"The question is not whether we will be extremists, but what kind of extremists we will be. The nation and the world are in dire need of creative extremists."
--Dr. Martin Luther King, Jr.
When reporting on the infamous New York School of abstract expressionist painters in 1947, art critic Clement Greenberg pondered, "What can fifty do against one hundred and forty million?" It wasn't so much an entire population stacked against a band of radical painters that Greenberg was contemplating. Rather, it was 140 million Americans essentially ignoring a movement that would eventually change the face of art.
The U.S. population has more than doubled in the fifty-plus years since Jackson Pollock dripped his way onto the cover of Life magazine and there are still plenty of movements being ignored by the majority. In fact, lurking beneath the homogenized, one-size-fits-all surface of today's consumer culture, there's a broad range of indefatigable rabble-rousers doing their thing.
For many (most?) Americans, the term "dissident" evokes images of a brave soul standing up against a Soviet-style totalitarian regime. But, contrary to our headlines and history books, a long, storied tradition of American dissent exists-out of necessity. From Emma Goldman, Eugene Debs, and Helen Keller right up to Abbie Hoffman, Huey P. Newton, and Angela Davis--there's been no shortage of rebels in the U.S. The same holds true today.
Of course, charismatic leaders can never take the place of an informed populace, brimming with solidarity and ever ready to engage in passionate action based, for the most, on some sort of unifying theory. Still, dedicated, articulate, and perceptive activists are essential...particularly in such a heavily conditioned society.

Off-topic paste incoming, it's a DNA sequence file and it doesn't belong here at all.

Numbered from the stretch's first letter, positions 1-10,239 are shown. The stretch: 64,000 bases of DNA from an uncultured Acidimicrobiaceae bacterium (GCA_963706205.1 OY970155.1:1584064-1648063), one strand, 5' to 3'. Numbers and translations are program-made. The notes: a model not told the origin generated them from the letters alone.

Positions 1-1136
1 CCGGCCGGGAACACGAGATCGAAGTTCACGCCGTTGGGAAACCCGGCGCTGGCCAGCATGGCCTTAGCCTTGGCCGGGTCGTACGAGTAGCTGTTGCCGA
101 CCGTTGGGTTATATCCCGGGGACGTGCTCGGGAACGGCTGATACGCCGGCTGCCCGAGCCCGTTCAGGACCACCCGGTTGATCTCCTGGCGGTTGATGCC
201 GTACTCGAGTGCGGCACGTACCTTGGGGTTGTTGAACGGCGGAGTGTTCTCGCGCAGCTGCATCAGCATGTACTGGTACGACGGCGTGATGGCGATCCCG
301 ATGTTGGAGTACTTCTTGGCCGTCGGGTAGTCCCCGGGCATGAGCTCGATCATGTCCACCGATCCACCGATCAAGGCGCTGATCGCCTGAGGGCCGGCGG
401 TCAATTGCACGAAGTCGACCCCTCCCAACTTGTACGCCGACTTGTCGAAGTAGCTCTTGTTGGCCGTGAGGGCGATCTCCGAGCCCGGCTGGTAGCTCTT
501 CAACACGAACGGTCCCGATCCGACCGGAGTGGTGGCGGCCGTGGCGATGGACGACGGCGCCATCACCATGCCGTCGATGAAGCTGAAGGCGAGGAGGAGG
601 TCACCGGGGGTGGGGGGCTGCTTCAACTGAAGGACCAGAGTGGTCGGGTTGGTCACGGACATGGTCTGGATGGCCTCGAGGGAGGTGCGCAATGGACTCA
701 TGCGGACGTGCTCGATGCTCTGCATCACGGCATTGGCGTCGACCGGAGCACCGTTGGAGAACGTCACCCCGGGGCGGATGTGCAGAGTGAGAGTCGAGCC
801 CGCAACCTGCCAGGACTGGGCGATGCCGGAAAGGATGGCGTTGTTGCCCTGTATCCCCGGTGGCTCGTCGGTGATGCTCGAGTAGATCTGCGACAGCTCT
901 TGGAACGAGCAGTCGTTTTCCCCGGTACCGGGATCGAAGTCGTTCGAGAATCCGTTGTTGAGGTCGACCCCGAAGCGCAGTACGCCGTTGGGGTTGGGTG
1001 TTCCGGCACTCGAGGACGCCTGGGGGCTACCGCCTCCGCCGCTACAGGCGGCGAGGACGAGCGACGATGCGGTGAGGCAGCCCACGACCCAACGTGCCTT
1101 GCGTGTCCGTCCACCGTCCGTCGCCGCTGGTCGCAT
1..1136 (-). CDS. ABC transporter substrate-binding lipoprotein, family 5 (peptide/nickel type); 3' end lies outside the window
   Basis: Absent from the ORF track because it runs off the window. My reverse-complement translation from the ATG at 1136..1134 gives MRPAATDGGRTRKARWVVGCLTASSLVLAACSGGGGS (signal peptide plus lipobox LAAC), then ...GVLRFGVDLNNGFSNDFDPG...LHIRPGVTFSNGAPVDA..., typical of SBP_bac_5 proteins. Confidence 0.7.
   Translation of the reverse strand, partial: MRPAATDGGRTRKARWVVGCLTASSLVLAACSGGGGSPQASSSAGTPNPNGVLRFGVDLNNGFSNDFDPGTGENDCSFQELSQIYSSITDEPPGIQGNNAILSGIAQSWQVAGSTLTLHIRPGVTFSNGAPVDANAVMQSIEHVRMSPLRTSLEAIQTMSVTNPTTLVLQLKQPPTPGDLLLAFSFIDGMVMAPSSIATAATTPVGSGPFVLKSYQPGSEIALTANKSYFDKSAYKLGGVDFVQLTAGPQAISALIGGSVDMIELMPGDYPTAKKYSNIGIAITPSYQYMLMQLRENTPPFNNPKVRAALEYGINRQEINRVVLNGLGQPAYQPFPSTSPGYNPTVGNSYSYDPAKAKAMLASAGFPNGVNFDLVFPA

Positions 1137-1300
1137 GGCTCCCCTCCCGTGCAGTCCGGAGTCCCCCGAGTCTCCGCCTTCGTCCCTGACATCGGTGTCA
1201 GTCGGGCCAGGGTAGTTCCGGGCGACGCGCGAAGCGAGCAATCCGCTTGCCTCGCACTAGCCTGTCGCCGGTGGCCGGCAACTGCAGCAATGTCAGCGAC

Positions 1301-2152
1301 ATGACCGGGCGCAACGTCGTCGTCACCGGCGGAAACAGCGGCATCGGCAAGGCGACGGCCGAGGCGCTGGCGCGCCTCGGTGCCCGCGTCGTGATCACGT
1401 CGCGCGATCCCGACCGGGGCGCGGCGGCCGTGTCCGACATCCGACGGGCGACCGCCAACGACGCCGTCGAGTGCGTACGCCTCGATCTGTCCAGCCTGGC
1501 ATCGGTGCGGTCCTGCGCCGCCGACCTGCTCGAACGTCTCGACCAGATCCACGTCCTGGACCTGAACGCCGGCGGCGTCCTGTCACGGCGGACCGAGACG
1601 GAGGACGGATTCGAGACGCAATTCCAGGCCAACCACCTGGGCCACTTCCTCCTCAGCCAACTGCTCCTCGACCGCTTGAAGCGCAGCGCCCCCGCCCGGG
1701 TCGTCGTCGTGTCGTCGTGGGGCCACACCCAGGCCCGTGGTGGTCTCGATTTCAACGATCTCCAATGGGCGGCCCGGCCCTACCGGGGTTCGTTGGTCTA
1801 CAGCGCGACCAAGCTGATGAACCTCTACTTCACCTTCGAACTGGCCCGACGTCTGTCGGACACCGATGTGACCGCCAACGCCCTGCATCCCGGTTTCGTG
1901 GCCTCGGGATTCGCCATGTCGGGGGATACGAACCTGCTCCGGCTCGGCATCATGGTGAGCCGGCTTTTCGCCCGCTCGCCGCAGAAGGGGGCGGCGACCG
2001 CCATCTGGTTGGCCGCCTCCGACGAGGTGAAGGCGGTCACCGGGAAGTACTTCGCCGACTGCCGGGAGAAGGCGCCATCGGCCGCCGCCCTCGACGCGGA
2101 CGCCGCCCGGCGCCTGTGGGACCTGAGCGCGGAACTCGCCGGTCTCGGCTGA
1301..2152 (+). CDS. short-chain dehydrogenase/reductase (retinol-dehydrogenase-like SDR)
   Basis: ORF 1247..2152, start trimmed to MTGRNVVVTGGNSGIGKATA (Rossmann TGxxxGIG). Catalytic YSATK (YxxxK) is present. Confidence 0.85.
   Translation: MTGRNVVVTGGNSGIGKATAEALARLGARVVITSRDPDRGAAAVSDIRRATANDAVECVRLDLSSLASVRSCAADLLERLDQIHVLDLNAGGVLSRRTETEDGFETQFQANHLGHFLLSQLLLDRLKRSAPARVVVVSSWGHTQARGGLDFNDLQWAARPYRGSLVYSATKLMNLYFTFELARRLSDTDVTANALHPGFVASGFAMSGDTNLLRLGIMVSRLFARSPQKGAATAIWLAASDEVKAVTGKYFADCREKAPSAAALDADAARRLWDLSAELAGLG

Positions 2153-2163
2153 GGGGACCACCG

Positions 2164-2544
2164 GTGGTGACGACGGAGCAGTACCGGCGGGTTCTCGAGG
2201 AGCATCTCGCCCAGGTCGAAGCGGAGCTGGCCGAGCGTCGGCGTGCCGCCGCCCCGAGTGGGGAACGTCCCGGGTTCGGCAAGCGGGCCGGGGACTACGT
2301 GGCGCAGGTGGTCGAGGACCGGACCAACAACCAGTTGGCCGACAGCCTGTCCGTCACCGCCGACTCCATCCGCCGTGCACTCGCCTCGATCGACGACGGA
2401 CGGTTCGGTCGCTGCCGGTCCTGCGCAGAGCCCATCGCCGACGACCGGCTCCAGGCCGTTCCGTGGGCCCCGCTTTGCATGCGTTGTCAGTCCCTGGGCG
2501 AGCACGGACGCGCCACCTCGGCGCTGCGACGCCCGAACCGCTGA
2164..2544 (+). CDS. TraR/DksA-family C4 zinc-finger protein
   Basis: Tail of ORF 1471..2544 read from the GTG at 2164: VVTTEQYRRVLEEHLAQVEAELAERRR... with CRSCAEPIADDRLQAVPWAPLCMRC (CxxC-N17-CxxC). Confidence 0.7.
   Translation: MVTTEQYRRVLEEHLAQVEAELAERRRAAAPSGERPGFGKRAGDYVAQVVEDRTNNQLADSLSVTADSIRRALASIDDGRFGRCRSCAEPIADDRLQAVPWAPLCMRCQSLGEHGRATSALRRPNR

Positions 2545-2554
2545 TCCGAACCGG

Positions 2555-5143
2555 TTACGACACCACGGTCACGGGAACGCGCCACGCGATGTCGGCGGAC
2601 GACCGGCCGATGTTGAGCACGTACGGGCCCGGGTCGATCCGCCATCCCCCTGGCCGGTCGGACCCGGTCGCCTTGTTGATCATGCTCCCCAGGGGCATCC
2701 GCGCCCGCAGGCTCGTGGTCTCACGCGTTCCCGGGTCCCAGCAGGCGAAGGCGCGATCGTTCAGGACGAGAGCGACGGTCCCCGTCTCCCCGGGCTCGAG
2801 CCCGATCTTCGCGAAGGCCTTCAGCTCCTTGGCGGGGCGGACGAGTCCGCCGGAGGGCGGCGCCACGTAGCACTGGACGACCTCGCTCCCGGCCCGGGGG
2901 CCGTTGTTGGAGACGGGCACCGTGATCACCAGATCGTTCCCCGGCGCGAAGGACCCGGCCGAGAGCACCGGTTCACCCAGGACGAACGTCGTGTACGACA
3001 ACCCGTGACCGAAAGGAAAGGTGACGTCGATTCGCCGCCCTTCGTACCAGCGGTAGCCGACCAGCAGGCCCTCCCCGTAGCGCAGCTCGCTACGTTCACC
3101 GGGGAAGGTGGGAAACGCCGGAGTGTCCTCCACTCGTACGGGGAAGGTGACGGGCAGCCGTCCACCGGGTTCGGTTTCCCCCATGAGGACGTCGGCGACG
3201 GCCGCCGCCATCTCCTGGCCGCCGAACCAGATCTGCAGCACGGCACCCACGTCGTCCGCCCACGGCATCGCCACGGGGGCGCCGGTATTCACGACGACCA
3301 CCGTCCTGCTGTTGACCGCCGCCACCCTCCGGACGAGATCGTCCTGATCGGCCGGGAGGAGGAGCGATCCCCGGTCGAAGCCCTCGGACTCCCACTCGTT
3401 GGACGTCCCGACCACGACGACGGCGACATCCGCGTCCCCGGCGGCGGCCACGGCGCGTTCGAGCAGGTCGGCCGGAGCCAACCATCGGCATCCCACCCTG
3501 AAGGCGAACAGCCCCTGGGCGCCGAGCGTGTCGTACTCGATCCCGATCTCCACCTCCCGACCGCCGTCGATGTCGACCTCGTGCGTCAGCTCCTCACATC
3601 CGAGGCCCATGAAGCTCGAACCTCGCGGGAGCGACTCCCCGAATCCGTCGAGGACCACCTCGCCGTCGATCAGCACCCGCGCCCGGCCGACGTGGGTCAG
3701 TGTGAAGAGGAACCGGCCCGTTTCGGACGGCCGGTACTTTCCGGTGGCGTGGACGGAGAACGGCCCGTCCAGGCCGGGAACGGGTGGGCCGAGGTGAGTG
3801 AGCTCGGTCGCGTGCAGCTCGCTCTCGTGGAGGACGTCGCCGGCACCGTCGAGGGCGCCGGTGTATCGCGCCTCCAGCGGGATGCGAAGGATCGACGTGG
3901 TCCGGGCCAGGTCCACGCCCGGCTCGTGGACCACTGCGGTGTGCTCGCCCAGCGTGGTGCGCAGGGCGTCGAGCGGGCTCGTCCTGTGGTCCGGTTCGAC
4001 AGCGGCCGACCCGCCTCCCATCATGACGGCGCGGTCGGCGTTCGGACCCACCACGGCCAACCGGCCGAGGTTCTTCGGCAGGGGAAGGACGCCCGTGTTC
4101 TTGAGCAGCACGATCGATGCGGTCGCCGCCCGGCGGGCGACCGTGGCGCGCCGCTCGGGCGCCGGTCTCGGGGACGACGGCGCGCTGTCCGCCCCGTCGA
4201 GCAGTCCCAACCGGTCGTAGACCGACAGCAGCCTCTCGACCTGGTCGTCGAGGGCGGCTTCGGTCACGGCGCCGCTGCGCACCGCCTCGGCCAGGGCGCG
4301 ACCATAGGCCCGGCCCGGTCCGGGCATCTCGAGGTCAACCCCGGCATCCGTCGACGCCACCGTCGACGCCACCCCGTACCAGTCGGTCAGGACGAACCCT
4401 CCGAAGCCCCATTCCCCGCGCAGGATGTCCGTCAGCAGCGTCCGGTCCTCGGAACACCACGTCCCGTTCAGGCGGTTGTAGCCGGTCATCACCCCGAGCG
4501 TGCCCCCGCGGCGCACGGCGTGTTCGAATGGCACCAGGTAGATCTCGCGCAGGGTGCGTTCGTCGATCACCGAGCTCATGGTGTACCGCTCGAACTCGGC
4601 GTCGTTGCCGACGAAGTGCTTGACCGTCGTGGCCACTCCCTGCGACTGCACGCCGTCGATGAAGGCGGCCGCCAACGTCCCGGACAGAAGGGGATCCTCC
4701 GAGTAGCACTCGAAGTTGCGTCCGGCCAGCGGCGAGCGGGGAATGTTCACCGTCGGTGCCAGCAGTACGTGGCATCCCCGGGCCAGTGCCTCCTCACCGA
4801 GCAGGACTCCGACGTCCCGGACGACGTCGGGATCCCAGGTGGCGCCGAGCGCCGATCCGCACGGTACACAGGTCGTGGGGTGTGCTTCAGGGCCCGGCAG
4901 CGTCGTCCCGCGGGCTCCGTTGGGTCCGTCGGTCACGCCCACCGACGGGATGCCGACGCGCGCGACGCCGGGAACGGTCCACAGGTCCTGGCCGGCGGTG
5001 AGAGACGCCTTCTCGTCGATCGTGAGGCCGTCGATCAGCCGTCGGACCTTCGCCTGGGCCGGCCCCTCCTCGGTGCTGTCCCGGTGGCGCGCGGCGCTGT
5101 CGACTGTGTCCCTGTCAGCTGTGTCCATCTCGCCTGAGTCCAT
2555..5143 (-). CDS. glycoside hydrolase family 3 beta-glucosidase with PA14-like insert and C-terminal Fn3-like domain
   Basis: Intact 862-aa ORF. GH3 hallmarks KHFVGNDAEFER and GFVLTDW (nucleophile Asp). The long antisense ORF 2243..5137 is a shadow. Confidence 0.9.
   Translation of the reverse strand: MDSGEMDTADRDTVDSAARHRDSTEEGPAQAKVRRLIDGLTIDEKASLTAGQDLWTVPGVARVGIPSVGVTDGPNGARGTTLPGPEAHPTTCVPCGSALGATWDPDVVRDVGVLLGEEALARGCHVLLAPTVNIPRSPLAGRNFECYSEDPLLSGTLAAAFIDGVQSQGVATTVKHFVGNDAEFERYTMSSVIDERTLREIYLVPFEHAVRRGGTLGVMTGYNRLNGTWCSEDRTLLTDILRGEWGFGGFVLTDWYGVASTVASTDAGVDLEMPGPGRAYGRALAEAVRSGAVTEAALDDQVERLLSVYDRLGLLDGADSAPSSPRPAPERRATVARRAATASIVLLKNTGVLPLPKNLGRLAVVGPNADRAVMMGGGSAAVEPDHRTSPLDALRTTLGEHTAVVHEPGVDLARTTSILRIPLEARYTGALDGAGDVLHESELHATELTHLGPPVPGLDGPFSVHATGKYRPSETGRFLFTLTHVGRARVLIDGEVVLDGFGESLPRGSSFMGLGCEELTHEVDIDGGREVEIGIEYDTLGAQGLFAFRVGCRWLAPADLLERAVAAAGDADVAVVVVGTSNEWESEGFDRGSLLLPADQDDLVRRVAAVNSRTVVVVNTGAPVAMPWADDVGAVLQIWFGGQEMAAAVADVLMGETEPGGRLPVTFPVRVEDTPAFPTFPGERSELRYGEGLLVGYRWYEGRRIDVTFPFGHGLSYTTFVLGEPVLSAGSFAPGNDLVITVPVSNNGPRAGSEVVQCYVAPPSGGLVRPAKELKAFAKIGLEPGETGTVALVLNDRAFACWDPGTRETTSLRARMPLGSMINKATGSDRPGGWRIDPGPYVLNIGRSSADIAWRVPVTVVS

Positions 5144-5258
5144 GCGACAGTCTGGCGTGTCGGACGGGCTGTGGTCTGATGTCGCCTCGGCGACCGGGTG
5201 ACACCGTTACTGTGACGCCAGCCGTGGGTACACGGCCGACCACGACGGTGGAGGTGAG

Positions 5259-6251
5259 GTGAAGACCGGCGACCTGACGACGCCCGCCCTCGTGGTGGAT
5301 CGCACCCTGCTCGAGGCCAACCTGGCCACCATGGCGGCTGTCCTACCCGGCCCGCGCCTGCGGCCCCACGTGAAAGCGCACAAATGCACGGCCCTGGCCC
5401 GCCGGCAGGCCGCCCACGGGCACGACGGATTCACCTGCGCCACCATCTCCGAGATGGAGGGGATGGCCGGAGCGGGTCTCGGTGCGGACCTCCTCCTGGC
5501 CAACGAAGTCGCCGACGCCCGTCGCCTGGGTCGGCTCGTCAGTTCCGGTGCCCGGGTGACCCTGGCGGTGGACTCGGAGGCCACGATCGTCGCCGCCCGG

Everywhere we are inundated with the American theology of individualism within the capitalist/entrepreneur model. The "heroes" that are packaged and sold to us are Wall Street speculators, professional athletes, and digitally- or surgically-enhanced celebrities. The dreams we are encouraged to fulfill seem to be limited to appearing on television, purchasing consumer electronics, and playing the lottery. Civil society is vanishing while fortitude is measured on Fear Factor, morality is dropped along with cluster bombs from 15,000 feet, and solidarity has been reduced to waiting together on line for hours to buy Play Station 3. Obviously, we need a radical new vision of courage.
As Alice Walker reminds us, activism is our rent for living on this planet.
Mickey Z. can be found on the Web at http://www.mickeyz.net.